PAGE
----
David Barnett Edward, early Texas settler, teacher, and writer, was born in November 1797 in Forfarshire, Scotland. He emigrated from Scotland and lived in the West Indies and in Colombia for several years before moving to the United States in 1819. He taught at an academy in Alexandria, Louisiana, and in 1830, with a party of five persons, toured Texas. He subsequently moved his wife, Eliza, and three children to Gonzales, in Green DeWitt's colony, where he served as principal of a local academy, Gonzales Seminary. In 1834 he applied for a copyright for a book entitled Observations on Texas, Embracing the Past, the Present, and the Future, as having been published by the firm of Smith and McCoy in Alexandria, Louisiana. No copies, however, exist, and Texas bibliophile Thomas W. Streeter stated that it was unlikely that the book was ever published. While a citizen of Gonzales, Edward wrote The History of Texas; or, the Emigrant's, Farmer's, and Politician's Guide to the Character, Climate, Soil, and Productions of That Country; Geographically Arranged from Personal Observation and Experience, which was published in Cincinnati in 1836. Although Edward claimed to be objective, he was clearly pro-Mexican and anti-Texan in his reporting and was the subject of heated criticism. Stephen F. Austin branded the book "a slander on the people of Texas." Edward was also excoriated for plagiarizing entire passages from Mary Austin Holley's Texas (1833). He also made liberal use of several other published sources without giving credit to the authors.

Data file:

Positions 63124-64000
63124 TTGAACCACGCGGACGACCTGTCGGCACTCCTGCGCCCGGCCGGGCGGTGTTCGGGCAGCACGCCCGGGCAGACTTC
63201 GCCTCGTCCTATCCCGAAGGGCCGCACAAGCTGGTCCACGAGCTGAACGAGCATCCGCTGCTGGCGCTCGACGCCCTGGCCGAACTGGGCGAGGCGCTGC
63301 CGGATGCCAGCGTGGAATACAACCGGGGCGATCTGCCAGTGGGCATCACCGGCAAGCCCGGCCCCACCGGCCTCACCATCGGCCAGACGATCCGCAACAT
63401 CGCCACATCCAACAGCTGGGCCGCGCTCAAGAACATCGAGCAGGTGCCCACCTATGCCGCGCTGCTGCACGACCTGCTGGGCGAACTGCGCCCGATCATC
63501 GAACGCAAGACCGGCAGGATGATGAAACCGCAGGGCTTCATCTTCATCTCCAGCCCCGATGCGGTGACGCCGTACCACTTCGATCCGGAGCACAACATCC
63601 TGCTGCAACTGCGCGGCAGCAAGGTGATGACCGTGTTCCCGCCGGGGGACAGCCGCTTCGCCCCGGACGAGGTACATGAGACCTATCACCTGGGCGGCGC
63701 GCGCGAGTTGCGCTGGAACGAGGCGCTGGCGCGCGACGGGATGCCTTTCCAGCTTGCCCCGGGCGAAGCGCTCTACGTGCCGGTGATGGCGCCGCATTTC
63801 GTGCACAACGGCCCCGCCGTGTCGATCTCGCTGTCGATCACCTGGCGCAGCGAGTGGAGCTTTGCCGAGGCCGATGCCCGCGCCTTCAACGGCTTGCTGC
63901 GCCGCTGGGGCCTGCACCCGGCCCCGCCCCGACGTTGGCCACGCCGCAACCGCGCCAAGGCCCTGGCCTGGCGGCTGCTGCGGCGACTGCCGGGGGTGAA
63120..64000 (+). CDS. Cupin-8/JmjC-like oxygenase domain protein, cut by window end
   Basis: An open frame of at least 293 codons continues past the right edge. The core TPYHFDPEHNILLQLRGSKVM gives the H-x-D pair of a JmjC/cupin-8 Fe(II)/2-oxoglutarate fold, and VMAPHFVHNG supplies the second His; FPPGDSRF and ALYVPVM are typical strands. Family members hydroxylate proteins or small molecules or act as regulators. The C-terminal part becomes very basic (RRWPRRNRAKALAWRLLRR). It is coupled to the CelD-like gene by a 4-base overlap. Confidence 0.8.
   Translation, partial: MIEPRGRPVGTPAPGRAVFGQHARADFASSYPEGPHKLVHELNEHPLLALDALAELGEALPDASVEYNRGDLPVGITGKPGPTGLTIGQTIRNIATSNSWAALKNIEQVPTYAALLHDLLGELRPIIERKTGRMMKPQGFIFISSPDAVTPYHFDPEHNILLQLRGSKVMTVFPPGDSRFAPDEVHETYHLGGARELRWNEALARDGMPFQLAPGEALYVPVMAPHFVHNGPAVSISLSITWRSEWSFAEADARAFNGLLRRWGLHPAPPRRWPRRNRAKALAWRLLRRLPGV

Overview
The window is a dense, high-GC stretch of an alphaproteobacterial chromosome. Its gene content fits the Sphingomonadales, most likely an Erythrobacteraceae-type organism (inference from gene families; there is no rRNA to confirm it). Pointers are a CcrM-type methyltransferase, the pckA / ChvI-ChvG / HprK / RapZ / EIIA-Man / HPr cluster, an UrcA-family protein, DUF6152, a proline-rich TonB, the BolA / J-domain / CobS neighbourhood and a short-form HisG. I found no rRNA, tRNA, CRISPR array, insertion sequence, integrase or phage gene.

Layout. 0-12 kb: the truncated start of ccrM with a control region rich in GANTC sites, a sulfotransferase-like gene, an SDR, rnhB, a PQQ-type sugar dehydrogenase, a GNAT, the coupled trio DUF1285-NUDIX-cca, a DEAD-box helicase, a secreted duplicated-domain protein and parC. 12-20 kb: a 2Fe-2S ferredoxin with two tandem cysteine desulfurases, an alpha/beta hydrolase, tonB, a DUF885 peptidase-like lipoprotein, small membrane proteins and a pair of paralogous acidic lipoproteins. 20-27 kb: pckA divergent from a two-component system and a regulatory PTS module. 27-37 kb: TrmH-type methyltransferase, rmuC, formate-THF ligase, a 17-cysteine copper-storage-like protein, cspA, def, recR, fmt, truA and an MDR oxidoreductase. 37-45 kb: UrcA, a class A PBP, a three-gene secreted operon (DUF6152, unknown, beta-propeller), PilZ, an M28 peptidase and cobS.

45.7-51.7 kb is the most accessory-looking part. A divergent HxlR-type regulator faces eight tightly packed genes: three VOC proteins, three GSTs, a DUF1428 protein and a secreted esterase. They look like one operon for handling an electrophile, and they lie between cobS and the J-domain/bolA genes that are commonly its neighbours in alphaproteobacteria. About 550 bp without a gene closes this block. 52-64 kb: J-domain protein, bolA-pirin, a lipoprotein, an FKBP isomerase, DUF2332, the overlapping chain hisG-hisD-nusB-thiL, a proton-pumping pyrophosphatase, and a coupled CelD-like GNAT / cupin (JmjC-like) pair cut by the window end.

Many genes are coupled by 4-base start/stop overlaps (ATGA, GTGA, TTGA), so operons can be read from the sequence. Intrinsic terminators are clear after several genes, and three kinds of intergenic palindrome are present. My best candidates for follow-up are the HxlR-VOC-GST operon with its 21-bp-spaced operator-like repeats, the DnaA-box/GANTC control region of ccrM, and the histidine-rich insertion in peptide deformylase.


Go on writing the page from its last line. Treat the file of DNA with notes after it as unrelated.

Edward's book managed to offend almost everyone in Texas. Texas boosters, eager to present their country as a place of limitless opportunity, were aghast when Edward asserted, for instance, "There are no poor people here, if land makes rich; and none rich, if money is wealth." He alienated Houston and other supporters of President Andrew Jackson by proclaiming that the Mexican dictator was "a `Jackson' of a fellow." Material for Edward's bitter condemnation of "shouting and howling" Texas Methodists may have come from experiences at Gonzales Seminary, which was operated by the Methodist Episcopal Church. He not only related scandalous anecdotes about several Methodist ministers, but also printed their names. As a leading spokesman for the Tory position, Edward maintained that American settlers had "by their perverse conduct, forfeited every claim to protection from the civil law; and therefore must either come under military control, or altogether be expelled from the [Mexican] Republic." Edward's suggestion that the martyrs of the Alamo and Goliad had been driven by the "wrong motives" and his praise of "enlightened" Mexican immigration policies was more than most Texans could abide.
Even so, Edward provided a valuable service in that he quoted the full texts or significant extracts from Mexican regulations relating to colonization, justice, and trade. Also reprinted are one of the first English translations of the Constitution of 1824, the full text of the proposed Constitution of 1833, and a note reporting the death of Benjamin R. Milam during the siege of Bexar.
The book's perspective generated such intense enmity in Texas that Edward found it advisable to take his family permanently out of the fledgling republic during or soon after the Texas Revolution. Thereafter, little is known about his activities. He died in Wheelersburg, Ohio, on March 18, 1870.